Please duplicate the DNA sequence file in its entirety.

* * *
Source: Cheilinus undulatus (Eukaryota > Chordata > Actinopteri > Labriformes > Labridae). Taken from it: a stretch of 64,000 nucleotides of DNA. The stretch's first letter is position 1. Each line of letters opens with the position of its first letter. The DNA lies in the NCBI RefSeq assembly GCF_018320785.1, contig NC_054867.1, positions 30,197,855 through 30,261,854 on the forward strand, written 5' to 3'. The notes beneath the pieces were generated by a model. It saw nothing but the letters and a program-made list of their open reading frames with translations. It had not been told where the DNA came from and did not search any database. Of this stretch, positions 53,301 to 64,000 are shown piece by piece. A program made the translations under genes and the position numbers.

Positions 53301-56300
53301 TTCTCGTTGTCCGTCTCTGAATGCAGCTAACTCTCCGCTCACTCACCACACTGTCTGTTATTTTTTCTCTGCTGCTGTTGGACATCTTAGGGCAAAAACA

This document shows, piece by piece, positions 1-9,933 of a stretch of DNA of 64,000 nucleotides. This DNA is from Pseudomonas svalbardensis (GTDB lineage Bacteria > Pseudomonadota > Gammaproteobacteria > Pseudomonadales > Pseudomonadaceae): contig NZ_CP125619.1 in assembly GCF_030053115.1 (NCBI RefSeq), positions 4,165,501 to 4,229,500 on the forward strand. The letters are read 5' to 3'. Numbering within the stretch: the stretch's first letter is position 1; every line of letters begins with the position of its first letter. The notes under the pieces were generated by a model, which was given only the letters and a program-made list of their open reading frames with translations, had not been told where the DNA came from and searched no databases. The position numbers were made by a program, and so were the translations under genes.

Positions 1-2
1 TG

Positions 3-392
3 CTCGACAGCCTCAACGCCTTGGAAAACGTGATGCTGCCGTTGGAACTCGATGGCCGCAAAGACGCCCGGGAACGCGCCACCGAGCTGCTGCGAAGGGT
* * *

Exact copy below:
Source: Cheilinus undulatus (Eukaryota > Chordata > Actinopteri > Labriformes > Labridae). Taken from it: a stretch of 64,000 nucleotides of DNA. The stretch's first letter is position 1. Each line of letters opens with the position of its first letter. The DNA lies in the NCBI RefSeq assembly GCF_018320785.1, contig NC_054867.1, positions 30,197,855 through 30,261,854 on the forward strand, written 5' to 3'. The notes beneath the pieces were generated by a model. It saw nothing but the letters and a program-made list of their open reading frames with translations. It had not been told where the DNA came from and did not search any database. Of this stretch, positions 53,301 to 64,000 are shown piece by piece. A program made the translations under genes and the position numbers.

Positions 53301-56300
53301 TTCTCGTTGTCCGTCTCTGAATGCAGCTAACTCTCCGCTCACTCACCACACTGTCTGTTATTTTTTCTCTGCTGCTGTTGGACATCTTAGGGCAAAAACA

This document shows, piece by piece, positions 1-9,933 of a stretch of DNA of 64,000 nucleotides. This DNA is from Pseudomonas svalbardensis (GTDB lineage Bacteria > Pseudomonadota > Gammaproteobacteria > Pseudomonadales > Pseudomonadaceae): contig NZ_CP125619.1 in assembly GCF_030053115.1 (NCBI RefSeq), positions 4,165,501 to 4,229,500 on the forward strand. The letters are read 5' to 3'. Numbering within the stretch: the stretch's first letter is position 1; every line of letters begins with the position of its first letter. The notes under the pieces were generated by a model, which was given only the letters and a program-made list of their open reading frames with translations, had not been told where the DNA came from and searched no databases. The position numbers were made by a program, and so were the translations under genes.

Positions 1-2
1 TG

Positions 3-392
3 CTCGACAGCCTCAACGCCTTGGAAAACGTGATGCTGCCGTTGGAACTCGATGGCCGCAAAGACGCCCGGGAACGCGCCACCGAGCTGCTGCGAAGGGT